September is National Yoga Month!
I knew very little about yoga, except that several years ago there were a bunch of ladies who showed up every week in stretch pants, with water bottles and mats and they all disappeared into a classroom in the facility I was working in for an hour or so and left smiling.
I had been told by my church that I shouldn’t even consider Yoga as it was against my religion and would pull me away from God. So I looked suspiciously on the whole things and ignored it, worried about the poor misguided ladies in the class.
Fast forward several years, much enlightenment on my part, a lot less judgmental attitude (definite growth there!). I learned that Yoga is not a religious pursuit, although it can be very spiritual. It does not take away from any established religion and you can actually integrate your own forms of prayer into the meditative portions of your yoga practice, making it even more personal and effective.
Yoga As A Powerful Healing Support
In 2011-2012 came a personal battle with cancer: during which time I found a ‘pink ribbon yoga’ class that was mostlybreathing and relaxation and a bit of movement to relieve stiffness and help us get in touch with our bodies. That helped me through the worst times of treatment and brought me peace.
I had to stop attending due to work schedules and I fell away from the practice at home. (I am happy to report that I have since returned occasionally and they are still going strong, providing a safe place for those who are in need of peace and a community of acceptance and healing.)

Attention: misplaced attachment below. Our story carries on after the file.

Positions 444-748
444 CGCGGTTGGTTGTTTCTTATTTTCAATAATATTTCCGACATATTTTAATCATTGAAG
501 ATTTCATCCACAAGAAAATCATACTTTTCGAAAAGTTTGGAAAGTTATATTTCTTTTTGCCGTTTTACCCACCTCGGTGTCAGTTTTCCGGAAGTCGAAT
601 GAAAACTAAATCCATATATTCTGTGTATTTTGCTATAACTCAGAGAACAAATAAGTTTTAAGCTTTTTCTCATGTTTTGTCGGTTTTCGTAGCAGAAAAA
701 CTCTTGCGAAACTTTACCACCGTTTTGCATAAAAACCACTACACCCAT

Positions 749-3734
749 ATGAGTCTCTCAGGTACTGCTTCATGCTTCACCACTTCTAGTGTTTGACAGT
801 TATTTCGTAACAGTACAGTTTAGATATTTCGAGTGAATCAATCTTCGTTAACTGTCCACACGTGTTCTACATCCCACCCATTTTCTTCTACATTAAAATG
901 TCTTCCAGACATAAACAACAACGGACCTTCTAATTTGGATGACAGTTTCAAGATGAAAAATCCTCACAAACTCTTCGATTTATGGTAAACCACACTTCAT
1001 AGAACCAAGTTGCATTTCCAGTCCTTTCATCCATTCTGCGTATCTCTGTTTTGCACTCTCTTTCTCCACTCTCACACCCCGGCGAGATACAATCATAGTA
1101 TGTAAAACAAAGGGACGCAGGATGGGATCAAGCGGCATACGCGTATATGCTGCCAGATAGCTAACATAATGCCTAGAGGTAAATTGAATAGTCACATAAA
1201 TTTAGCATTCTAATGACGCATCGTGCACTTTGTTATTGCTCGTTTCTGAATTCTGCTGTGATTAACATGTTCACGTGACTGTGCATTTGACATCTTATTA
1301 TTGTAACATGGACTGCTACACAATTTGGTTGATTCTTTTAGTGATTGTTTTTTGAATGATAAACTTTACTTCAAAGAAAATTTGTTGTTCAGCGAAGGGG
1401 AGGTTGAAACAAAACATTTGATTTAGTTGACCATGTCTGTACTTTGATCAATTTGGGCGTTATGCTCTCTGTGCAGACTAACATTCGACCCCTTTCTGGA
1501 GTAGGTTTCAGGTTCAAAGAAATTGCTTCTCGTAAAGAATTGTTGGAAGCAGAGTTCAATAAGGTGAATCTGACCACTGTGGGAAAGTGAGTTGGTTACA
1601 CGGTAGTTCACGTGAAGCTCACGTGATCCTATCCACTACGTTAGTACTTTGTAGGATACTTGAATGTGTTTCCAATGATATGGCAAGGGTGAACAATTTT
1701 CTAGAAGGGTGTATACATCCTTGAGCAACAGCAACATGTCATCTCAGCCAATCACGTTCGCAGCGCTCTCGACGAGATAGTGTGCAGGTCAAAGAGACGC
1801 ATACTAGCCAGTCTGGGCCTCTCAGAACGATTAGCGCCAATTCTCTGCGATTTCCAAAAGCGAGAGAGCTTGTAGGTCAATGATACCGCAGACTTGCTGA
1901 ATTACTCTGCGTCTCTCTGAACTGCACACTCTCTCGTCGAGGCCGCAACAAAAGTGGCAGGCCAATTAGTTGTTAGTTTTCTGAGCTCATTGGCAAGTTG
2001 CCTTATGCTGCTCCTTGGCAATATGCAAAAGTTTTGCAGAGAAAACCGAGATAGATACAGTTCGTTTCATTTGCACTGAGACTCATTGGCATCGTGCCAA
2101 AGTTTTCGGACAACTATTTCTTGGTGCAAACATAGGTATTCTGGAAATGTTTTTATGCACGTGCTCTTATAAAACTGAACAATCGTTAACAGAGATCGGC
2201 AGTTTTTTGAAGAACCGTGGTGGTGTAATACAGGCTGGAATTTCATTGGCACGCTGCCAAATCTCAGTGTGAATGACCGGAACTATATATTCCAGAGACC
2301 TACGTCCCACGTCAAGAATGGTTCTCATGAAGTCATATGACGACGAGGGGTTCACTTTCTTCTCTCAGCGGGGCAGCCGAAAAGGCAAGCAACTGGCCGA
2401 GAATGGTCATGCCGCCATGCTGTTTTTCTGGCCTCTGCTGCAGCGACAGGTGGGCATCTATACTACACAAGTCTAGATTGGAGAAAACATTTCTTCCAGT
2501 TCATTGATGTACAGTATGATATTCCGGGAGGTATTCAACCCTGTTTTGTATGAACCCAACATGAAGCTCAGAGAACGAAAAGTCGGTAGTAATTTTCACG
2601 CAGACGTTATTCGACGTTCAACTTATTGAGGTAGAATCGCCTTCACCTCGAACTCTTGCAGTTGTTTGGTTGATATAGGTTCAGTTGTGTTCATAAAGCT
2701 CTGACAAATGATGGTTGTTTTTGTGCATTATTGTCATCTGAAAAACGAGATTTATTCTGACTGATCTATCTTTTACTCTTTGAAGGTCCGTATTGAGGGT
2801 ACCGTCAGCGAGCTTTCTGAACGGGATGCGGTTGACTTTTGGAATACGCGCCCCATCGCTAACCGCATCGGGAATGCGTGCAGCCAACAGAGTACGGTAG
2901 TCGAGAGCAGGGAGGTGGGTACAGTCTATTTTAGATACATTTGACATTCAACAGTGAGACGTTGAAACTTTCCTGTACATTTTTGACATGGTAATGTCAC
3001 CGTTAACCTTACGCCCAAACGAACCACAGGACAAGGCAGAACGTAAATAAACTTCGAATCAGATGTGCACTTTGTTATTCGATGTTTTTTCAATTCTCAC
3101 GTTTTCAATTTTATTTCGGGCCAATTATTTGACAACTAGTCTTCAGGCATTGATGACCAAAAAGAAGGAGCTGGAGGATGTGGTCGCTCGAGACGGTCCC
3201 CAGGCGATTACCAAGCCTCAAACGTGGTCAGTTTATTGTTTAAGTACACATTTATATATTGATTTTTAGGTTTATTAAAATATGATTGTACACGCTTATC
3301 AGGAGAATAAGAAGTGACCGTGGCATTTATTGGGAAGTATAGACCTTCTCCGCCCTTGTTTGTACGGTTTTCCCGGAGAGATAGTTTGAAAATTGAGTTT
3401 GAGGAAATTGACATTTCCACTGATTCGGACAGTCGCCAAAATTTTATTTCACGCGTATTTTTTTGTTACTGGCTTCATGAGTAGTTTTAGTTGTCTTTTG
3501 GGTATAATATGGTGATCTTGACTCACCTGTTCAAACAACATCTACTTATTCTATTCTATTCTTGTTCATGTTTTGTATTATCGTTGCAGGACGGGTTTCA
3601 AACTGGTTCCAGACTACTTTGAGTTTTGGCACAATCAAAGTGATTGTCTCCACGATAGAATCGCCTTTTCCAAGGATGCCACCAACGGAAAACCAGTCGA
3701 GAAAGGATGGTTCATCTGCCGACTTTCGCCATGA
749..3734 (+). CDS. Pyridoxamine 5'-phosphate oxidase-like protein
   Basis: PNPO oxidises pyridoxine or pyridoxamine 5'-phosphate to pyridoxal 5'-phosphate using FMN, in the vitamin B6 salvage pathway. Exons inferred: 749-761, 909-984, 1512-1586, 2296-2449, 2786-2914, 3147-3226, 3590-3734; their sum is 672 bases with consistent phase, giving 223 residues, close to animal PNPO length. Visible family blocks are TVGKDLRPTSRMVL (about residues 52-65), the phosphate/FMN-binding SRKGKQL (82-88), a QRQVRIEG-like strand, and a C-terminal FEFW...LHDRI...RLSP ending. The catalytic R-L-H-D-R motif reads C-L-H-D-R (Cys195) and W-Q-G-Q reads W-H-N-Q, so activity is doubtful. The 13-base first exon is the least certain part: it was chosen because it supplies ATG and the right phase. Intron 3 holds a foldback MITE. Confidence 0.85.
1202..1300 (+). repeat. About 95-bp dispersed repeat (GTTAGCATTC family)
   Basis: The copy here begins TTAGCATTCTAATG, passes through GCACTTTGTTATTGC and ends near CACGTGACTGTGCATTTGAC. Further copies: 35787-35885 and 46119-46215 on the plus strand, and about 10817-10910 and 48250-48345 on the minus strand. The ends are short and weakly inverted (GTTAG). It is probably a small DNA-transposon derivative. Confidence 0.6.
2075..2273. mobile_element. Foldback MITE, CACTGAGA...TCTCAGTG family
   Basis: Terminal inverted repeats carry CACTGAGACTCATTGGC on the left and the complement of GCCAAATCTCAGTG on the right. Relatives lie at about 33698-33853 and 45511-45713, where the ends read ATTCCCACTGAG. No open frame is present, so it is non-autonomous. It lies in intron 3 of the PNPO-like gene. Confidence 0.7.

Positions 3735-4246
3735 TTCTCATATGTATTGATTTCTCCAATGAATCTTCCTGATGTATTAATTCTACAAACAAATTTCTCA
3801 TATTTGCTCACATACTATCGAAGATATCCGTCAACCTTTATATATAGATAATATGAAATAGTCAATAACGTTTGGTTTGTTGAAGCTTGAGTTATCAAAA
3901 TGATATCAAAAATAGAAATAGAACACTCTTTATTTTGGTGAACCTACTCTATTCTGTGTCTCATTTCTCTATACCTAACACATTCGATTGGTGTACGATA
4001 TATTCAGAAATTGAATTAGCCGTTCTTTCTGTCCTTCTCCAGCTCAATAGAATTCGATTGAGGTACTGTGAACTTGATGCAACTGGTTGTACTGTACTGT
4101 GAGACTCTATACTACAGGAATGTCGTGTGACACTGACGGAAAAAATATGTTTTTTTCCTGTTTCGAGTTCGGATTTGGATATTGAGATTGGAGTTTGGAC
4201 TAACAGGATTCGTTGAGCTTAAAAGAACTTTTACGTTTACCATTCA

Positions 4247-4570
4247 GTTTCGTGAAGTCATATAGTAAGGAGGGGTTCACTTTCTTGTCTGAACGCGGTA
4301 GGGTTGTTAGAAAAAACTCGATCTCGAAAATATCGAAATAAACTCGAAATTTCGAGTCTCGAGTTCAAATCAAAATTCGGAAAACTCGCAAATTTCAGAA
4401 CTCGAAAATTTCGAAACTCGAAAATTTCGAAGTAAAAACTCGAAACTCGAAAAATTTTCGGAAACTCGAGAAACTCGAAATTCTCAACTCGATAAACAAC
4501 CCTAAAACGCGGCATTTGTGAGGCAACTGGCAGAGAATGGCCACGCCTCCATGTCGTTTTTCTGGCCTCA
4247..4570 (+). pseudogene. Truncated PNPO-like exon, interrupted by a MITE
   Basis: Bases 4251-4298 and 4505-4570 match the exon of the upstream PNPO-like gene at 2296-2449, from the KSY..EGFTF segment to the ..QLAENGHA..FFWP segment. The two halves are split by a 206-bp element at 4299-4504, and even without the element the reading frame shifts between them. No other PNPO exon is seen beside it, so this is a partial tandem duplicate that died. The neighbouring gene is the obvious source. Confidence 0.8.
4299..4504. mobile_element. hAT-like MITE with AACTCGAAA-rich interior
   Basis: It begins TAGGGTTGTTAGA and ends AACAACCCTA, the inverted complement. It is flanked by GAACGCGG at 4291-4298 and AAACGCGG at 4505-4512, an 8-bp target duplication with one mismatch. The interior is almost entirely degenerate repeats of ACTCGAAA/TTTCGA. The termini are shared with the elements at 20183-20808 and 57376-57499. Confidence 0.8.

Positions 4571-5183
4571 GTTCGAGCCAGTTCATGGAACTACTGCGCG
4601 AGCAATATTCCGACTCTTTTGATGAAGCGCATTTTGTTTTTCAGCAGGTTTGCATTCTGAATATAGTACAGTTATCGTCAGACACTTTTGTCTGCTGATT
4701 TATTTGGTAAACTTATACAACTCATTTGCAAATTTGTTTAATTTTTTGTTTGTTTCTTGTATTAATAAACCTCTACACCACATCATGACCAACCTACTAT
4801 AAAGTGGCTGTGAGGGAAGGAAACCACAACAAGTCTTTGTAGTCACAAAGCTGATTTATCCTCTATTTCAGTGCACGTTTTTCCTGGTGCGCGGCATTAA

Returning to the Healing – Yoga as a Life Saving Medicine
In 2014 came the slide into the depths of deep depression, anxiety and OCD – brought on by job stress and the PTSD I suffered following my cancer treatment. Yoga surfaced again in my life as one option to DO something, anything to try to help myself cope at a time when I had been termed passively suicidal by several doctors and with the official diagnoses of Post Traumatic Syndrome Disorder, Severe Generalized Anxiety Disorder, Major Depression with Obsessive Compulsive Disorder. Quite a bucket full of crap to carry around!
Well, I decided that Yoga was cheaper than taking painting classes, and I figured it would at least be some exercise. I took the plunge, was generously gifted with a yoga mat and off I went to try some yoga that wasn’t specifically focused on my cancer since I was now considered a ‘survivor’ – whatever that meant, and wanted to do something to challenge myself and needed to stop focusing on the fear and trauma left by the cancer treatments and the aftermath.
What I found in joining a yoga class was a community, akin to the one that I had found in my ‘Pink Ribbon Yoga’ classes, but now I was stronger and could actually attempt Asanas and flow. Being desperate to still my mind and find balance and stability, I threw myself into my practice with a vengeance.
Don’t just take my word for it!
Rajan Narayanan, Ph.D founded the nonprofit Life in Yoga Foundation and Institute says “Any physical exercise done with breath awareness becomes yoga: anything done without the breath is just a physical practice.”
Yoga increases the body’s ability to respond to stress by activating the parasympathetic nervous system, which slows the heart and lowers blood pressure. That in turn suppresses sympathetic activity, reducing the amount of stress hormones in the body.
“Yoga may help prevent diseases across the board because the root cause of 70 to 90 percent of all disorders is stress”, says Narayanan.
This was exactly what I needed –
I was in the condition I was in mentally and physically due to stress.
What better way to address it than yoga.
Practice, Practice, Practice
Regular practice is essential, whether it is formal classes a couple of times a week or simply a few minutes a day, each day at home. The benefits can be felt within the first week or two and only continue to build. The beauty is, once you start feeling the benefits, you will WANT to keep practicing!